"A lot of people forget what he did when he was a starter in this league. Teddy has rank in this league." – Saints running back Alvin Kamara, prior to Teddy Bridgewater starting at quarterback against Seattle.
There's no guarantee that the rank skyrocketed after the New Orleans Saints' 33-27 victory over Seattle on Sunday at CenturyLink Field. Possibly, there's nothing to say that the needle moved at all for some people, because beauty always has been in the eye of the beholder and there are beholders for whom Teddy Bridgewater never will conjure beauty.
But he's above that.
After a devastating knee injury at the end of the 2016 preseason essentially robbed him of two NFL seasons, right after he'd started 28 of 29 games the previous two years and helped the Minnesota Vikings reach an NFC wild card game, Bridgewater understands better than most the fragility of a career.
Rather than earn more Pro Bowl invitations or cash in with a big contract, he missed 2016, returned at the end of '17 to play in the final three drives of the regular season for Minnesota, then joined the Jets in '18 and never threw a regular-season pass for them because he was traded to the Saints during training camp.
Thus, Sunday's performance against Seattle – 19 of 27 for 177 yards and two touchdowns, without an interception in place of the injured Drew Brees – somewhat was Bridgewater's new beginning.
"That injury really shaped my outlook on life," he said Wednesday. "Being able to just wake up in the morning and just tie my shoes on my own, I never take that for granted. Every morning that my feet are able to hit the ground, I'm just thankful. So I'm just thankful for life, thankful for the opportunities that life has presented me with."
This opportunity won't be an indefinite run; Brees will return, and the Saints' offense again will be placed in the hands of the NFL's all-time leader in passing yards.
But Bridgewater kept a constant smile on his face even when he was the backup, giving the Saints' No. 1 defense the looks it anticipated seeing against opponents. The smile is no wider or dazzling now than then, with him preparing to start his second consecutive game for the Saints (2-1), against Dallas (3-0) on Sunday night in the Mercedes-Benz Superdome.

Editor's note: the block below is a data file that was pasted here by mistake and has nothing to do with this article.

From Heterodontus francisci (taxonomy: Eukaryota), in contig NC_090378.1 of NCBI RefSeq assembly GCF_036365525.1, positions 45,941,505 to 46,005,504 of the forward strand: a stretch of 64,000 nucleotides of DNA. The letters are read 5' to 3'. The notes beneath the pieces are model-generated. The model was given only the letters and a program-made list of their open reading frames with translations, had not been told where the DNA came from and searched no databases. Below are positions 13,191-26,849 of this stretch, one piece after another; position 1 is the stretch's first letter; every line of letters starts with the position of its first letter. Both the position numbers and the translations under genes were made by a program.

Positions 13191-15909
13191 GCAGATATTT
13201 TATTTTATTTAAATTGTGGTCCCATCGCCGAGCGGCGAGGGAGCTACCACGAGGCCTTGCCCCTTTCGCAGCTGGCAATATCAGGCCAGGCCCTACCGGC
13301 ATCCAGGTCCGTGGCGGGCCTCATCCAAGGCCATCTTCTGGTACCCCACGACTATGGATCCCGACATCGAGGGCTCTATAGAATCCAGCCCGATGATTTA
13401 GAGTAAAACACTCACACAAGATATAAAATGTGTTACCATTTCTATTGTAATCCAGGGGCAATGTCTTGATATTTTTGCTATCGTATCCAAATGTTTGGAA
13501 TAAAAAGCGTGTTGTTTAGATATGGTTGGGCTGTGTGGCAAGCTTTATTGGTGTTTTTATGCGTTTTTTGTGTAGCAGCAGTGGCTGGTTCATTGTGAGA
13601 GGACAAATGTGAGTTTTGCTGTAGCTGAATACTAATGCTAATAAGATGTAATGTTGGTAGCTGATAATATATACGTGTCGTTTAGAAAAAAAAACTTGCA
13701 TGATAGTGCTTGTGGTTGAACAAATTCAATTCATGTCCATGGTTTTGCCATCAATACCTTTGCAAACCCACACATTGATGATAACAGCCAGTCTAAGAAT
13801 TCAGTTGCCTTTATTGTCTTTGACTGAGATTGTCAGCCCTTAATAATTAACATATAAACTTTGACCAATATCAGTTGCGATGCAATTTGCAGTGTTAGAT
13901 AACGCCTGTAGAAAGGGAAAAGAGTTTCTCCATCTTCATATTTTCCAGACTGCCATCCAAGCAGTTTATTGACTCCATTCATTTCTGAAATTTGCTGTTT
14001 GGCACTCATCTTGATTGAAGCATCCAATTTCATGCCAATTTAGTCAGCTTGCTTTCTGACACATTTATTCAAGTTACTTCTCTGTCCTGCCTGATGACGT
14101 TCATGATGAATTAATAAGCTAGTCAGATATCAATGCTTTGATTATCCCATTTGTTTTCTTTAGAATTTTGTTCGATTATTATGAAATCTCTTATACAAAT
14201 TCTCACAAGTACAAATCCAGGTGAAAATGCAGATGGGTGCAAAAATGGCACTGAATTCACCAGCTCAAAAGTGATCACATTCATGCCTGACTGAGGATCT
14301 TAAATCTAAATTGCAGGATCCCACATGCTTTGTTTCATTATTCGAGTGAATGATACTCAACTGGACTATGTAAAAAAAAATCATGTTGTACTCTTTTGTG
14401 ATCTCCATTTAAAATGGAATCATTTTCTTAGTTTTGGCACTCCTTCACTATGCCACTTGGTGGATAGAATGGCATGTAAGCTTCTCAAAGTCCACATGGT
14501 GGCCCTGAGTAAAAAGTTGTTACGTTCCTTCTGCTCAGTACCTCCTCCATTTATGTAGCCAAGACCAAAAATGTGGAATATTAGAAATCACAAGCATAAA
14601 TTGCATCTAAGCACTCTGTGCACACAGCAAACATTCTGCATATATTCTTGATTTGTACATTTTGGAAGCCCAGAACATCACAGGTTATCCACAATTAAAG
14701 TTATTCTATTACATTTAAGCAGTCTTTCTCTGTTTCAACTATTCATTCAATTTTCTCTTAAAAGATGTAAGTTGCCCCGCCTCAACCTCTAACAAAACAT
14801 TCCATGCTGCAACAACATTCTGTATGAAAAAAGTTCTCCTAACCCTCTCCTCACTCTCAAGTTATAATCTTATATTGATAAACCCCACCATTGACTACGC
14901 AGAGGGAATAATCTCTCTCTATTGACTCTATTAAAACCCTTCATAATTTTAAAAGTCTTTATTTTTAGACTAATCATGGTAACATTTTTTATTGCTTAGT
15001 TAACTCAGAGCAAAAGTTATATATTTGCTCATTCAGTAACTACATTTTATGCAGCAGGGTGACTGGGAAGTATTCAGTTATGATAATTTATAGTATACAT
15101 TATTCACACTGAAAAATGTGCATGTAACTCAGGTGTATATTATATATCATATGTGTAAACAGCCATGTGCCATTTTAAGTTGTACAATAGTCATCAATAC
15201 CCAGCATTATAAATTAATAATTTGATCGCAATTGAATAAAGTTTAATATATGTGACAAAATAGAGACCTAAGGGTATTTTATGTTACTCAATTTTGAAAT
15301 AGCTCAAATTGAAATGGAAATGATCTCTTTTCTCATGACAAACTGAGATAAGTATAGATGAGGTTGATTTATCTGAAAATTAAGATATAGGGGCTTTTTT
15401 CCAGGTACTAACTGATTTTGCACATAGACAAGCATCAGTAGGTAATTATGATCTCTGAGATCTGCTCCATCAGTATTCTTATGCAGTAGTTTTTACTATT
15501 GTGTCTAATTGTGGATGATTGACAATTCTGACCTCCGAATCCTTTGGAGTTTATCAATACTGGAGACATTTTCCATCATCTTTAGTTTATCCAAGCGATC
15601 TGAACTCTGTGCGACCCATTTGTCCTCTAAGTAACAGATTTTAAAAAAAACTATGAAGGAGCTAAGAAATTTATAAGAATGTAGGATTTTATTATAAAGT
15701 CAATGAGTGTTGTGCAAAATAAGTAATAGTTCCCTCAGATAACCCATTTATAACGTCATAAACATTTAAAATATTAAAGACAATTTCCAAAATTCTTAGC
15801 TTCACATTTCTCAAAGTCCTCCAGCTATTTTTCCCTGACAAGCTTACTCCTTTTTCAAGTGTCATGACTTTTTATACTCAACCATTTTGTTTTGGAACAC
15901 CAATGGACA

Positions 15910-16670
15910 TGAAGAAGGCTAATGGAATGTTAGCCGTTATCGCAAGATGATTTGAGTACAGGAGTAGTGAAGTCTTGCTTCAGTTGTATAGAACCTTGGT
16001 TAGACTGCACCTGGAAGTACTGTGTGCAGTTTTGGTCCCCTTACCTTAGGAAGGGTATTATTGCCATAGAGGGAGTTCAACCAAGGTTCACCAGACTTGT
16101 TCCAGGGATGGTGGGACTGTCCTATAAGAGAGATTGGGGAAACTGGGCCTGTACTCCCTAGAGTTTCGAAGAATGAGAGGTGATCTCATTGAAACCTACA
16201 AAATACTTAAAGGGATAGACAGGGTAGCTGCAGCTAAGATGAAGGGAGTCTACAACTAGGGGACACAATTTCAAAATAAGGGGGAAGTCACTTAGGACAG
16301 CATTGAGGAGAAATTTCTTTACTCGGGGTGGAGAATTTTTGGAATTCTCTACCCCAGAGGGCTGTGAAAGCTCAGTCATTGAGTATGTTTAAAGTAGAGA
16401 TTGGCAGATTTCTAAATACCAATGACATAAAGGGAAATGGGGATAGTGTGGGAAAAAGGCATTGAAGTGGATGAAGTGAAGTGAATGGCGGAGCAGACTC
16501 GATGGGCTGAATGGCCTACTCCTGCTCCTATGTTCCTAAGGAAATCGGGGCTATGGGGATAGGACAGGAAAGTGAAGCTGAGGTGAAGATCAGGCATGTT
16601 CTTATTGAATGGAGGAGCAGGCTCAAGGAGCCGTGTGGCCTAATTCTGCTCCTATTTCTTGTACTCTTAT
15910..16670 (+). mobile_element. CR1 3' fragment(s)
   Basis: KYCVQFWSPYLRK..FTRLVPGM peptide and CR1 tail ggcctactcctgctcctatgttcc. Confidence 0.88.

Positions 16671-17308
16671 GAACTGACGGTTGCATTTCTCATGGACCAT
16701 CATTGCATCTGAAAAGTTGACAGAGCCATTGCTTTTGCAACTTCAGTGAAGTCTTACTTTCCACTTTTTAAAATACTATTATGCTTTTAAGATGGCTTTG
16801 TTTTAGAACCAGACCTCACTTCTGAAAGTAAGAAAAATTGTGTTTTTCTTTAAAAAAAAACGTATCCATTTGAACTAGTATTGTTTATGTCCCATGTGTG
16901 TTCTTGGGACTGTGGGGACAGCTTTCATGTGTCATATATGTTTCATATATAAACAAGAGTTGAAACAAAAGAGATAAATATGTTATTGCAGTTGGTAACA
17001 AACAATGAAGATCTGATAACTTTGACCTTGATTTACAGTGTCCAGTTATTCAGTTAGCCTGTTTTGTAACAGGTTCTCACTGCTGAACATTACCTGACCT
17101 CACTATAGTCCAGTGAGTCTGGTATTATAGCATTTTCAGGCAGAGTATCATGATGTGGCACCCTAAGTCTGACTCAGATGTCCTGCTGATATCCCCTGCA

"This league, it's just funny the way things work in this league," he said. "Whenever you have an opportunity you just want to try to make the most of it, and understand that all of this is only possible with God. The meek shall inherit the earth; that's one of my favorite Bible scriptures.
"I know that I'm not out there by myself, (I'm with) all the guys in this locker room who are out there making plays and allowing this team to be in a position to win games."
Bridgewater met the challenge against Seattle, playing efficient and turnover-free.
"There's a handful of things we think he does particularly well, so you might feature or work a little bit more specifically on," Coach Sean Payton said. "There's a general philosophy offensively, and then there's some things that we think he does really well. And so, it's trying to put those in a plan that fits the opponent you're playing."
"The thing with this coaching staff, they're great for a reason," Bridgewater said. "This offense has had success for a reason. They're able to call plays and do things that whoever is in there does well. They love for us to just play to our strengths, so this past week we were able to do some things that I'm comfortable doing and we had success and we came out with the win.
"Given the circumstances we wanted to try to cut back on some things, with all the crowd noise and the climate. Being back home, being able to use our own cadence and things like that, maybe we can do more."
More on the field, certainly. Off it, he already has done more than enough to galvanize his teammates.
"He's a great locker room guy," linebacker Demario Davis said. "Everybody in the locker room loves him, (but) he's a great football player, too. He was that before he got here, that's a big reason why he is here so for him to go out and play well, it's not really a big shock to us."